In his piece in the most recent LRB, David Runciman acknowledges that his initial preference for Clinton as the Democratic presidential candidate has shaped the way he has understood the subsequent race. Since as every good Quinean knows, you need a theory to interpret a piece of evidence - to decide even what counts as a piece of evidence - it is of course for different people to interpret the same piece of evidence quite differently, and in Runciman's case, as he details, various pieces of evidence that could have cast doubt on the rationale for his support for Clinton were interpreted in such a way as to mean they did not. The failure and eventual abandonment of various different Clinton campaign strategies were not, for example, evidence against her electability, but rather of it; she was indefatigable, a hard-nosed political operator, able to change tack as and when it was needed.
Both Runciman's dislike of Obama and his willingness to be candid about the less-than-rational nature of his political preferences is, knowing anything about his work, not entirely surprising. Of Obama, he says that his
rhetoric has always sounded phoney to me, much too good to be true: so sweetly sincere as to be obviously insincere about the hard grind of daily politics.
Given that Runciman has just written a book about the necessity of hypocrisy in politics, which I saw, and was very impressed by, presented as lectures in a slightly earlier form, that is exactly the sort of complaint you'd expect him to make about Obama, who can easily be understood as denying that politics is at root about conflict and potentially violent disagreement. In a cerain way, that's a kind of hypocrisy all by itself, a hypocrisy about hypocrisy and how endemic it must be in order for politics to function, since as Runciman is at pains to stress, one of the ways in which politics avoids lapsing back into the violence it is supposed to remove the need for is through hypocrisy. If we can all get along fine if only we're goodwilled enough, then we don't need to be hypocrites who smooth out differences by lying about them, since we're goodwilled enough to overcome them. But if we were goodwilled enough to overcome those differences, then we wouldn't need the apparatus of politics to do that for us: the fact that politics exists proves that we must be hypocrites, and to deny that is to engage in a particular pernicious form of hypocrisy, a hypocrisy about hypocrisy itself. That kind of hypocrisy cripples our ability to be hypocrites in the ways which we must if we are to remain within the political and not slip into the various disasters that accompany the difference it contains breaking free. As such, it is an incredibly dangerous hypocrisy: it effectively threatens to plunge us into the Hobbesian state of nature.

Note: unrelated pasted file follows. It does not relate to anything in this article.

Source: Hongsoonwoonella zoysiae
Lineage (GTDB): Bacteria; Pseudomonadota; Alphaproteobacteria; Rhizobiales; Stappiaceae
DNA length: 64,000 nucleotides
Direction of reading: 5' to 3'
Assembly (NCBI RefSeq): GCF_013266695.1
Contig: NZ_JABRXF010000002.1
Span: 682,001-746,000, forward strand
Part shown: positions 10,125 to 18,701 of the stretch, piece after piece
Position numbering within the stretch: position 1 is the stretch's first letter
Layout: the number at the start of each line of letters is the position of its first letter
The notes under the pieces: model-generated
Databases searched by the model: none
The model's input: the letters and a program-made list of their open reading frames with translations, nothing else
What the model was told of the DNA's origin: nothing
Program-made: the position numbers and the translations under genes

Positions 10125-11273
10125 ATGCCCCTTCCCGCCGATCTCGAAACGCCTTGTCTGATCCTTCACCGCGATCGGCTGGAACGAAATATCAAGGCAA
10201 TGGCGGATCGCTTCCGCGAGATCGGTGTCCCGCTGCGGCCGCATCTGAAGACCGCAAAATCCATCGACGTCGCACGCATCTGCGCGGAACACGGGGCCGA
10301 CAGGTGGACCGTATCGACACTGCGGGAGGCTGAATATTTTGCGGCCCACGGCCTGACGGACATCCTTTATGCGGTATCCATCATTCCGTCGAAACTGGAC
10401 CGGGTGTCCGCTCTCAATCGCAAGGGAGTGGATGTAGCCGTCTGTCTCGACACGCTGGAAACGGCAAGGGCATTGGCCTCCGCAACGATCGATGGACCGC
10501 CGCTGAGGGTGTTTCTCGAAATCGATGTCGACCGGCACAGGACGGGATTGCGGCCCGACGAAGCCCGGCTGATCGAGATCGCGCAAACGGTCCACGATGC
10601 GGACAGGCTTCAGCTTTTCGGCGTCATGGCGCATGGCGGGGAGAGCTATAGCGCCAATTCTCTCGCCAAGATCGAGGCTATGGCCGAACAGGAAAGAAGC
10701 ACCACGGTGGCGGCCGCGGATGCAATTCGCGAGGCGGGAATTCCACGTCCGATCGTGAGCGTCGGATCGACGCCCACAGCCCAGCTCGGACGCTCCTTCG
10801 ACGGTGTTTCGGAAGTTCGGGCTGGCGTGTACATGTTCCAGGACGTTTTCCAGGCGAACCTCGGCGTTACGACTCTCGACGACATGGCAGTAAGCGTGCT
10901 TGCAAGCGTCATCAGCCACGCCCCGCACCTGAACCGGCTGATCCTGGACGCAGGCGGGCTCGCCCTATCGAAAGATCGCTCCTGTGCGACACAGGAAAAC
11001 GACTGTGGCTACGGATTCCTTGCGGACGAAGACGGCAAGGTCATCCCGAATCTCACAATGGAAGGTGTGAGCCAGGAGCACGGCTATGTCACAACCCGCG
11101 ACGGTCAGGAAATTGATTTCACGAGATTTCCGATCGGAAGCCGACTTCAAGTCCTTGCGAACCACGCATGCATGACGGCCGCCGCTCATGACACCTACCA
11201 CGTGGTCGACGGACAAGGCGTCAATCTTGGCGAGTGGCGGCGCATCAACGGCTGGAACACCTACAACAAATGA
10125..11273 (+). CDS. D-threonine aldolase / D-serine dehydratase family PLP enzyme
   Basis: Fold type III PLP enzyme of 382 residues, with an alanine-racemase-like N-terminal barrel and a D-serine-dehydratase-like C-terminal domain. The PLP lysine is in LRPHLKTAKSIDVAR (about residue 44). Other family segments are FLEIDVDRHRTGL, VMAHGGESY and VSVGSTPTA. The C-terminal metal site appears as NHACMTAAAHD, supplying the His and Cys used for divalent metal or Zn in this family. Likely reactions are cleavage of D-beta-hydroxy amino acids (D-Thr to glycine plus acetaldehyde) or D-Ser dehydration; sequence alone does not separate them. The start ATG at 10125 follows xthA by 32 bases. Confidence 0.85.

It was under Runciman's influence that I was prepared to defend David Cameron's hypocrisy about cannabis. Of course politicians are hypocritical; that's the price of doing politics. Critique the policy on its merits rather than by appealing to a moral standard which, if applied universally, would destroy the possibility of doing politics at all, especially when the policy seems to me obviously ridiculous on the merits. Or at least so I thought: maybe we should be hypocrites about our attitudes towards hypocrisy when it is to our political advantage. Either way, I think Runciman gets Obama wrong, because Obama hasn't got hypocrisy wrong in the way that Runciman thinks he has. His political programme is based on hypocrisy, because the only way that it's possible to get to the kind of common ground that his campaign is claiming to try to find is by being a hypocrite, by abstaining from saying what one really thinks. That kind of public reason cannot but be schizophrenic, since it requires that people do not bring their full set of personal commitments to the public sphere, and that is certainly a kind of hypocrisy.
It's a more morally motivated hypocrisy than Runciman I think is comfortable with; it's not for nothing that Runciman invokes Schumpeter, who found the idea of a politics of the common good quite ridiculous. After all, when Runciman argues that political discourse makes little difference to political outcomes, that, for all that not all blogs are "hideous, rambling screeds", that the quality of the debate around the election has been in general high, "the hard truth this time round is that most people are voting with the predictability of prodded animals", he is parroting Schumpeter. For him, just as for Schumpeter, the last thing to say on the matter is that
the psycho-technics of party management and party advertising, slogans and marching tunes, are not accessories [but] the essence of politics.
But we might wonder whether Schumpeter was quite right about that. For all that Runciman talks of the way in which there are definite and distinct social groups who have consistently preferred one of the two Democratic candidates to the other, he adduces no actual social scientific evidence that this is the case. He is scathing about the standard of polling in American elections, so maybe nothing that would count as evidence either way exists, but I would like to see the evidence that the discussion that the campaign has spawned has done nothing to alter anyone's views on any issues or on even on which of the candidates they prefer. That, and that alone, would show that political debate is as ineffectual as he claims. Otherwise, presumably it's all so much hot air.